Tuesday, January 1, 2013

Book Review: Dave Zeltserman, A Killer's Essence (2011)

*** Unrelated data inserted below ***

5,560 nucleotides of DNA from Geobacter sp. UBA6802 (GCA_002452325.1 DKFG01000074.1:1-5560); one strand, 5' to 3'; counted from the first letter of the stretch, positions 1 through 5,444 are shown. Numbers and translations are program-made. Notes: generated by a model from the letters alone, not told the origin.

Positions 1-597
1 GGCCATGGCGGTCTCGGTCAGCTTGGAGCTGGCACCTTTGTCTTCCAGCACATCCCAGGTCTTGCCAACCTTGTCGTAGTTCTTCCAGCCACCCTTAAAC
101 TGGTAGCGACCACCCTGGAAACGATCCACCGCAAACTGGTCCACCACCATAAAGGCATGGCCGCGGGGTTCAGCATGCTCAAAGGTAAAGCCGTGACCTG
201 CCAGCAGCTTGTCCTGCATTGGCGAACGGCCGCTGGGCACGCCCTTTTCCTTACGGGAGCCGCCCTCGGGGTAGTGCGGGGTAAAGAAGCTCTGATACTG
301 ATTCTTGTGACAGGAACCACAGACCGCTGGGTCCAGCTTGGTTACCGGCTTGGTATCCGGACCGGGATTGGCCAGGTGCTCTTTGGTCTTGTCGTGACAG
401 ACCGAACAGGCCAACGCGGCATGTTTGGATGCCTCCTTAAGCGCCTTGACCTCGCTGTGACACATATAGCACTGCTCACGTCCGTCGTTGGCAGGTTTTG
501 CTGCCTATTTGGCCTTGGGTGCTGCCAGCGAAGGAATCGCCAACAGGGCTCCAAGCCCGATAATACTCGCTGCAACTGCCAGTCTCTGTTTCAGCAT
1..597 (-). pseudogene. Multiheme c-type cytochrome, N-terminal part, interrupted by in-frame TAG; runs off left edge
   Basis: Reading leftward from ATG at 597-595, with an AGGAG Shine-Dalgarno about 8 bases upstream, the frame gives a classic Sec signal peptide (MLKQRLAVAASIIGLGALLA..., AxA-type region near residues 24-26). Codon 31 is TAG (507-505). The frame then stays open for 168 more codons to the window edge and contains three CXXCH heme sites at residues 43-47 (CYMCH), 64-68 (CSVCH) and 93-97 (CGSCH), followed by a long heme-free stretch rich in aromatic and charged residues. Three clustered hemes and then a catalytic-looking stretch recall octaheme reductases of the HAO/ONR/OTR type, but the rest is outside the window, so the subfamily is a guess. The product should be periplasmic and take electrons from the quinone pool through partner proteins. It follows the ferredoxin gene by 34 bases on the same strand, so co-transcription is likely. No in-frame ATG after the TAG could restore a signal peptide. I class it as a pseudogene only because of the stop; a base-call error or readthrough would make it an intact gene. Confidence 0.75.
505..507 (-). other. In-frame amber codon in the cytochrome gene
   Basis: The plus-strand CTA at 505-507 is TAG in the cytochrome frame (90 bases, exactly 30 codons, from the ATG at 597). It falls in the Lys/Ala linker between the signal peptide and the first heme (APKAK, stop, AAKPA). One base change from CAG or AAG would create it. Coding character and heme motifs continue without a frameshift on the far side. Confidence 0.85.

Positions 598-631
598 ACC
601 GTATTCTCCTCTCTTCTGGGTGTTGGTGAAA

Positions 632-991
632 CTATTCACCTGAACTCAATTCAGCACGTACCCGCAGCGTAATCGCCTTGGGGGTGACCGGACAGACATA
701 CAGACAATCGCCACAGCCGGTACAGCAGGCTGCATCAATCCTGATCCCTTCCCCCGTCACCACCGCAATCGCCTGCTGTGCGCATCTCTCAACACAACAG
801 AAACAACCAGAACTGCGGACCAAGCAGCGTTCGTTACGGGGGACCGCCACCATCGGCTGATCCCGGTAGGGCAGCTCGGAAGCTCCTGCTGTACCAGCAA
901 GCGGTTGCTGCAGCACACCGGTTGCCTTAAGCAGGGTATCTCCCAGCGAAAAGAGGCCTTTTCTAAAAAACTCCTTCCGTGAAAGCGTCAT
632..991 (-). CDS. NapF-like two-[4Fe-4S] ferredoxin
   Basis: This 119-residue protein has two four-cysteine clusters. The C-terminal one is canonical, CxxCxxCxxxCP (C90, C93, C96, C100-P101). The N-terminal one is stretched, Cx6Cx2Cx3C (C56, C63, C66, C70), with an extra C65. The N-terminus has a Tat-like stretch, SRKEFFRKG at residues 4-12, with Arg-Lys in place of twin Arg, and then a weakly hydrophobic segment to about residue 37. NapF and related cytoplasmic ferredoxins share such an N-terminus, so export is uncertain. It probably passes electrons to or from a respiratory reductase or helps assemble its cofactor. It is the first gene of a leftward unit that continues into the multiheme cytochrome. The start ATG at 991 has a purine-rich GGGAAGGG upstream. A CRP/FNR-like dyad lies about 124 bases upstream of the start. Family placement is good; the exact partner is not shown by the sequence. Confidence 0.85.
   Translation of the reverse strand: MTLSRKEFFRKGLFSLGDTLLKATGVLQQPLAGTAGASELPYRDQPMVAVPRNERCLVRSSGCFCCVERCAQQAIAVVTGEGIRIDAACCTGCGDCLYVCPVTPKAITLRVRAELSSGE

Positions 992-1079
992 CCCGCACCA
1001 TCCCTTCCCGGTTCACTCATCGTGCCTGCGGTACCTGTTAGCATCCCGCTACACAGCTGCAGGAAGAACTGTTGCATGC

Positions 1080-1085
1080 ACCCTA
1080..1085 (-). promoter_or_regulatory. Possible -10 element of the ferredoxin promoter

Dave Zeltserman’s A Killer’s Essence put me in mind of Nathaniel Hawthorne’s notion of a Romance. In his preface to The House of the Seven Gables (1851), Hawthorne explained, “When a writer calls his work a Romance, it need hardly be observed that he wishes to claim a certain latitude, both as to its fashion and material, which he would not have felt himself entitled to assume had he professed to be writing a Novel. The latter form of composition is presumed to aim at a very minute fidelity, not merely to the possible, but to the probable and ordinary course of man's experience. The former—while, as a work of art, it must rigidly subject itself to laws, and while it sins unpardonably so far as it may swerve aside from the truth of the human heart—has fairly a right to present that truth under circumstances, to a great extent, of the writer's own choosing or creation. If he think fit, also, he may so manage his atmospherical medium as to bring out or mellow the lights and deepen and enrich the shadows of the picture. He will be wise, no doubt, to make a very moderate use of the privileges here stated, and, especially, to mingle the Marvelous rather as a slight, delicate, and evanescent flavor, than as any portion of the actual substance of the dish offered to the public.” At its core, A Killer’s Essence is a police procedural, which is to say, a Novel. In the Novel’s main plotline, NYC cop Stan Green grasps at threads to catch a serial killer. The evanescent flavor of the Marvelous is provided by Zachary Lynch, a witness to one of the killer’s crimes. Lynch is a semi-recluse with neurological damage that prevents him from seeing faces. Instead, he sees the essence of people’s souls, be they serial killers or cops. As always, Zeltserman gives readers what they expect from a crime novel—and then a little bit more. Grade: B

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